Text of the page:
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Since Foundation is built to be customizable, it's default style may not be very appealing for most. While it's true that most production-ready websites shouldn't be using the default style of a css framework (they would all end up looking the same), this is even more true for Foundation. See More
Foundation uses REMs instead of pixels, meaning you don't have to state an explicit height, width, padding, etc, for every device. Simply put, using REMs means you can just state font-size: 80%; and have the whole component (and its nested elements) shrink by 20%. This is great for making your site mobile friendly. There is also a Sass function in Zurb that converts pixels to REMs so if you're used to thinking in pixels, you don't have to learn a different system. See More
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Bootstrap's over-reliance on HTML classes for styling can get very messy very quickly. There's also an overabundance of DOM elements which have a lot of classes and are more often than not nested inside DOM elements with even more classes. This gets problematic down the line because the maintainability of the project gets harder when the project starts to get large. See More
React does not do everything for the developer, it's merely a tool for building the UI of a web app. It does not have support for routing or models, at least not out of the box. While some missing features can be added through libraries, to start using React and use it in production, you still would need to have experience, or at least a good grasp on what the best libraries to use would be. See More
Requires learning a custom syntax, JSX, that has some gotchas and introduce complexity, a steeper learning curve, and incompatibility with other tools. Though you can opt out from JSX and use vanilla JS instead. But that is not recommended since it adds a lot of unneeded complexity which JSX tries to avoid. See More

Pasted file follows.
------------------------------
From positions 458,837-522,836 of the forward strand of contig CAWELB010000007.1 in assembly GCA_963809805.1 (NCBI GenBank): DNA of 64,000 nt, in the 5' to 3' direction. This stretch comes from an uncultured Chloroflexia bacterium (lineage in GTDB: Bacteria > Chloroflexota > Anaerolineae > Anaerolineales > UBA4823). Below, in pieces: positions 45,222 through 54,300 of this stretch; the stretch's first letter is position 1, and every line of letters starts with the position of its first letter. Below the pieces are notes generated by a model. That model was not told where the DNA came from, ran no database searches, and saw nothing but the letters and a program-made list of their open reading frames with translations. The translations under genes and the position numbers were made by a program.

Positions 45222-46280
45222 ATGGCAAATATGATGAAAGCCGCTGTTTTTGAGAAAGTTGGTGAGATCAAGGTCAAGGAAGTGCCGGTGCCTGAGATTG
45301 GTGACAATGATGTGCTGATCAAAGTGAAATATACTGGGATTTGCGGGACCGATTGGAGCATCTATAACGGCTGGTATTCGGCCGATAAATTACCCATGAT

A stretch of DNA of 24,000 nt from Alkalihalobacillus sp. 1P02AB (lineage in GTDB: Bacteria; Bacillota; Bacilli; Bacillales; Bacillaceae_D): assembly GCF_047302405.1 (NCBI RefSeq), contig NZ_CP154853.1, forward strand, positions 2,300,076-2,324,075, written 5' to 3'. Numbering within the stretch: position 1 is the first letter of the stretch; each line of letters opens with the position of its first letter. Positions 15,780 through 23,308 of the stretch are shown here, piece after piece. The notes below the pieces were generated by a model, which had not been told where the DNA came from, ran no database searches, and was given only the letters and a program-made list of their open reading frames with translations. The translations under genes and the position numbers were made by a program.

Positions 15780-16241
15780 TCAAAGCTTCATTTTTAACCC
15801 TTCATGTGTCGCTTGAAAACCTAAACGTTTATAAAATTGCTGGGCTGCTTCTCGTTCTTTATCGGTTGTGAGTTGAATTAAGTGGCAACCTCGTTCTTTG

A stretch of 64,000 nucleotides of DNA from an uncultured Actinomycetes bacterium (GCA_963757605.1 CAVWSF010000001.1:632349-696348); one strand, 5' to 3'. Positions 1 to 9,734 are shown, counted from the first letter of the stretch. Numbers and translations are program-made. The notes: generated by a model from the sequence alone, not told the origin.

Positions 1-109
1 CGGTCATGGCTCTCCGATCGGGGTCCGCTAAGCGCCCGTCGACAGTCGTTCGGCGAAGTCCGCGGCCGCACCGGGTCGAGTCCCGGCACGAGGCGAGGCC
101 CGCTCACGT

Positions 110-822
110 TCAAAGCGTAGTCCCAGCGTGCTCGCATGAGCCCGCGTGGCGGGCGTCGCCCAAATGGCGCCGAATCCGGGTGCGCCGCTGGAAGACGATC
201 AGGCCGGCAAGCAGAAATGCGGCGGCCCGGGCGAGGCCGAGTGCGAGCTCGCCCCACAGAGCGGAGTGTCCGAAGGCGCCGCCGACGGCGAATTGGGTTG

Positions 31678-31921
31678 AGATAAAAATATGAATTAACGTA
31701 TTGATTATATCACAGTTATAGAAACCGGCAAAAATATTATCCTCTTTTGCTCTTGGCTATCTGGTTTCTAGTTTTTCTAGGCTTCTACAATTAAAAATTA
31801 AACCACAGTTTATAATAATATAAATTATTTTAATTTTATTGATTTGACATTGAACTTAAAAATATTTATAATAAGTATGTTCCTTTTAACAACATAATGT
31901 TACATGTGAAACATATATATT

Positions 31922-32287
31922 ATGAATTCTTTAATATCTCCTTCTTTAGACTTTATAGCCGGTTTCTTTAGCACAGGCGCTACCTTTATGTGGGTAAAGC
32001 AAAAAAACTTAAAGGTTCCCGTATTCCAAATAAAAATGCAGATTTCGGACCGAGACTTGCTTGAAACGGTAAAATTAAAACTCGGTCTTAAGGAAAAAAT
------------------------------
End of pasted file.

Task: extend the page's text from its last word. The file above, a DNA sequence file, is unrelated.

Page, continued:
React's react.min.js is 145.5KB in size. It's much larger than some other libraries that offer roughly the same features and it's almost the same size as some MV* frameworks such as Angular or Ember that offer more features out of the box. Although, it should be mentioned that sometimes having a smaller library may force developers to reinvent the wheel and write inefficient implementations on features that React already has. Ending up with a larger application that's harder to maintain and/or that has bad performance. See More
Flux is a platform agnostic pattern which can technically be used with any application or programming language. One of Flux' main features is that it enforces uni-directional data flow which means that views do not change the data directly. With React this is useful because this way it's easier to understand an application as it starts getting more complicated. By having two-way data binding, lead to unpredictable changes, where changing one model's data would end up updating another model. By using the Flux architecture, this can be avoided. See More
UiKit is not a very popular framework, especially compared to other options. As such it may be hard to find learning resources other than the official documentation or it may be more likely for development of UiKit to be dropped than for another more popular framework See More